Deniz Gamze Ergüven didn’t have to reach far when she was directing the opening scene of "Mustang," the Oscar-nominated Franco-Turkish film about five sisters growing up in northern Turkey.
The girls are shown splashing in the ocean with a group of boys. It’s an innocent bit of fun, but a passing neighbor sees it differently, and reports them to their family for “illicit” activity. The moment is a turning point — the girl’s caretakers respond by taking away their cell phones and computers and subjecting them to hours of lessons.
They are essentially imprisoned in their home and set on a fast track for arranged marriages.
It’s the kind of story that Ergüven, who was born in Turkey but grew up in France, knew well.
“That’s a scene that I lived,” she says. “One of the many, many anecdotes that I had which said the same thing, which is that we’ve reached a turning point and from that moment on, it’s finished. You, as a girl, are perceived as sexual.”
Part of the what makes Mustang relevant is that it touches on many of the flashpoints within Turkish society that are simultaneously acute and particular to that country, but also universal and transnational. The larger narratives, like more secular-minded youth butting heads with their religiously conservative families, or the allure of the cosmopolitan city (Istanbul) for women “stuck” in a more traditional rural setting, could be familiar anywhere.
In Turkey, Ergüven sees gender politics as key to understanding these schisms.
“Today the politics of the country are worrying me more than a little bit. The problems of Turkey go way beyond questions of gender, but it’s true that one of the big debates or even arm wrestling, which is taking place in Turkey is about a choice of societies,” she says. “It’s very much articulated over the place of women. The question of women is extremely central."
Ergüven believes that part of what drew her to the “question of women” in Mustang was her own bi-cultural upbringing.
“It’s also because I’ve been going back and forth that I zoomed in and out of the experience of being a women in Turkey. … It made me articulate something which would have been too familiar to point [out] if I had spent all my life there.”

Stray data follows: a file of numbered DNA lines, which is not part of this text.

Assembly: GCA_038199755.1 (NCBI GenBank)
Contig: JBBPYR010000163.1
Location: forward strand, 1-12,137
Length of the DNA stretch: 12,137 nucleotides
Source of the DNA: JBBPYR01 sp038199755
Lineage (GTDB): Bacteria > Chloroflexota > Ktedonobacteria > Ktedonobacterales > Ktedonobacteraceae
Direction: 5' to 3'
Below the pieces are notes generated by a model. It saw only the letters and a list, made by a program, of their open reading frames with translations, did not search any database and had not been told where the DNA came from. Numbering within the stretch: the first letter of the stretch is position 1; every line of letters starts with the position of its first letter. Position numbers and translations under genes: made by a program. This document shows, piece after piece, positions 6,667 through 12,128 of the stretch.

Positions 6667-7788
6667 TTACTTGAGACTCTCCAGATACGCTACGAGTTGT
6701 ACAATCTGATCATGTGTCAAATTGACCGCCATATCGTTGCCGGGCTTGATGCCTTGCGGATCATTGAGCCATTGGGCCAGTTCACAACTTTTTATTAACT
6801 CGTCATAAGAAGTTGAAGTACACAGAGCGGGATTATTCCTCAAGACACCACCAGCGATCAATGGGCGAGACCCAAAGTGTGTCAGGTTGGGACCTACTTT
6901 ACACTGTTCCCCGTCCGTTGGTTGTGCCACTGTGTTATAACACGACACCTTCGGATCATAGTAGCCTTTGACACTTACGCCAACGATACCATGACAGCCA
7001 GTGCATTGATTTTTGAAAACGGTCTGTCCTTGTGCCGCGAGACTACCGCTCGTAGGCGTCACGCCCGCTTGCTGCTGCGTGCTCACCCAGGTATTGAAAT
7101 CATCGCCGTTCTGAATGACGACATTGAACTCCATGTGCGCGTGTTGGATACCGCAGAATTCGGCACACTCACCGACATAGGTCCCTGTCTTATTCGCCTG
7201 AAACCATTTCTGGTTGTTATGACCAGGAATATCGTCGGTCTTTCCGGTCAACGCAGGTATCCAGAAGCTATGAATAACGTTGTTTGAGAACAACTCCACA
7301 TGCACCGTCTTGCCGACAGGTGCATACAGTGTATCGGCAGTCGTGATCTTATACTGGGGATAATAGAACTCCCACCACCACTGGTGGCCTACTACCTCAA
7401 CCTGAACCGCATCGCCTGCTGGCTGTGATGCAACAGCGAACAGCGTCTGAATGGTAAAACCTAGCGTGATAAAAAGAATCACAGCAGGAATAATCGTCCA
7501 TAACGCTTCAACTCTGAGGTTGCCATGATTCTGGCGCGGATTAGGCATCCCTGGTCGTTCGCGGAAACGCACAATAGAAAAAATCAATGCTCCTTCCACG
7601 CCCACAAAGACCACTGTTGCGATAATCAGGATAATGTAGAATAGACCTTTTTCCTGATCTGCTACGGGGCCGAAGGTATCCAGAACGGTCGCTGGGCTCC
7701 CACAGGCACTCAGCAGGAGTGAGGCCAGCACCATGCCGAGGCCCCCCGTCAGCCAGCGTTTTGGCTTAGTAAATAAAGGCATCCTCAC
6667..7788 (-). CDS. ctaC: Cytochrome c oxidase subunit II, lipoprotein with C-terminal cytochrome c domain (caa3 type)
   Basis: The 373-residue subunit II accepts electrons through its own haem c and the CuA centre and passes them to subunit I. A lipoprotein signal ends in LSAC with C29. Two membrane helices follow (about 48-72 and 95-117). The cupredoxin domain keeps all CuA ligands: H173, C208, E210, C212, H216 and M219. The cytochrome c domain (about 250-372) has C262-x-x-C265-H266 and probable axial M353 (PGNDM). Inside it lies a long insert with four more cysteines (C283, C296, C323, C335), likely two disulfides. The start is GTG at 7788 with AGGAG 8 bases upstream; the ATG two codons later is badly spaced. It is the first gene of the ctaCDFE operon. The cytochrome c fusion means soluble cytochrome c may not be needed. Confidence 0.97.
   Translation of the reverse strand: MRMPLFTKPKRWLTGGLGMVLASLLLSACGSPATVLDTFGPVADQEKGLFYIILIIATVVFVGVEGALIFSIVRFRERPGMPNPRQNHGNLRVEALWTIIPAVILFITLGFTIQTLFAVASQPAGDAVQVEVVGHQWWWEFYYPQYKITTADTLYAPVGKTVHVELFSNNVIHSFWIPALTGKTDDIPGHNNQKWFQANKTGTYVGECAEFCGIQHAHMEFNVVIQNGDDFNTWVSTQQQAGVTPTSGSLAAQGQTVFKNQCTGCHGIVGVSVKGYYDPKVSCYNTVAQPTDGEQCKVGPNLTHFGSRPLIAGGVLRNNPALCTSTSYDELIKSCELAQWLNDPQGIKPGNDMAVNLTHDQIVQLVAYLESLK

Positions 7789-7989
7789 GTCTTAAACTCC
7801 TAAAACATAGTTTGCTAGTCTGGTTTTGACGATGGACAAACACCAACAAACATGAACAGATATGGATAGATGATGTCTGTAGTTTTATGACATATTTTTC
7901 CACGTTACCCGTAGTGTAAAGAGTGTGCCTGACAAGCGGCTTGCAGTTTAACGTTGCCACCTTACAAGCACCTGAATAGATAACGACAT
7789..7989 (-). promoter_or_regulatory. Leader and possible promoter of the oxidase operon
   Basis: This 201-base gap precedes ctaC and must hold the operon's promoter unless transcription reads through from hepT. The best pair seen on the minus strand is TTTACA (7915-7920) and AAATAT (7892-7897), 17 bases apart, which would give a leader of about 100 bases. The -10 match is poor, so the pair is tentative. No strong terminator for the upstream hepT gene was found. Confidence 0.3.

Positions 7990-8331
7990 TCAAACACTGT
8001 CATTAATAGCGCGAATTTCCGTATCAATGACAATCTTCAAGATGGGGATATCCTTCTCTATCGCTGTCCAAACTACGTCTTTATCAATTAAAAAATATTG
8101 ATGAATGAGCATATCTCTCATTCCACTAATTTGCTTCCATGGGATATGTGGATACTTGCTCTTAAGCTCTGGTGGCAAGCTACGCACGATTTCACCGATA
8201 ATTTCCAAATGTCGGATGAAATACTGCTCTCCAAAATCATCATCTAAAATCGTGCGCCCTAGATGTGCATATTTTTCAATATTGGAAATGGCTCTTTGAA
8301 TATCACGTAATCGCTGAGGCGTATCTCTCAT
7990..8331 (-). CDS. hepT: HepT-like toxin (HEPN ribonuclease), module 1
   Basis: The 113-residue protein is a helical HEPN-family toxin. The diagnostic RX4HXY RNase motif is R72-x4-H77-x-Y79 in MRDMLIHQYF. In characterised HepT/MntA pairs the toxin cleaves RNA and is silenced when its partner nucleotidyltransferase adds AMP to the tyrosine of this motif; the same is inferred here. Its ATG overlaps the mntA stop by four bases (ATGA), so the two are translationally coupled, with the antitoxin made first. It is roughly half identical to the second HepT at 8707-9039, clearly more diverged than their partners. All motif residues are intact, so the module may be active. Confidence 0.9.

The situations encountered by the girls in the film are all too realistic. In one scene, one of the sisters, Selma, is being married off, and her in-laws send her to the hospital in her wedding dress so a doctor can give her a virginity test. In her research, Ergüven discovered that the practice was not uncommon in parts of the country.
“The doctor who told me that story told me he sees it ... 40-50 times a year,” she says. “At the same time in Istanbul, you have people that are freerer than free, and more modern than modern. Both extremes.”
And the reaction to her film in Turkey has fallen along the same fault lines.
“In Turkey, there was nothing in the middle. Either very, very positive reactions or extremely negative reactions, and now that the film has gained momentum abroad ... people fight about the film on social media and the fight is becoming bigger and bigger.” she says.
Photo courtesy of the Cohen Media Group
So far, she has found the social debate over Mustang in Turkey to be predictable, but she hopes the film’s impact will be lasting.
"There was this woman who wrote something like, ‘I was so sick of seeing these girls, they are wiggling in front of the camera,’ and a man just answered to her, ‘If you just looked at them as children, you wouldn’t write something like that.’ The film sometimes doesn’t open the train of thoughts that you would hope it would, but maybe with time,” she says.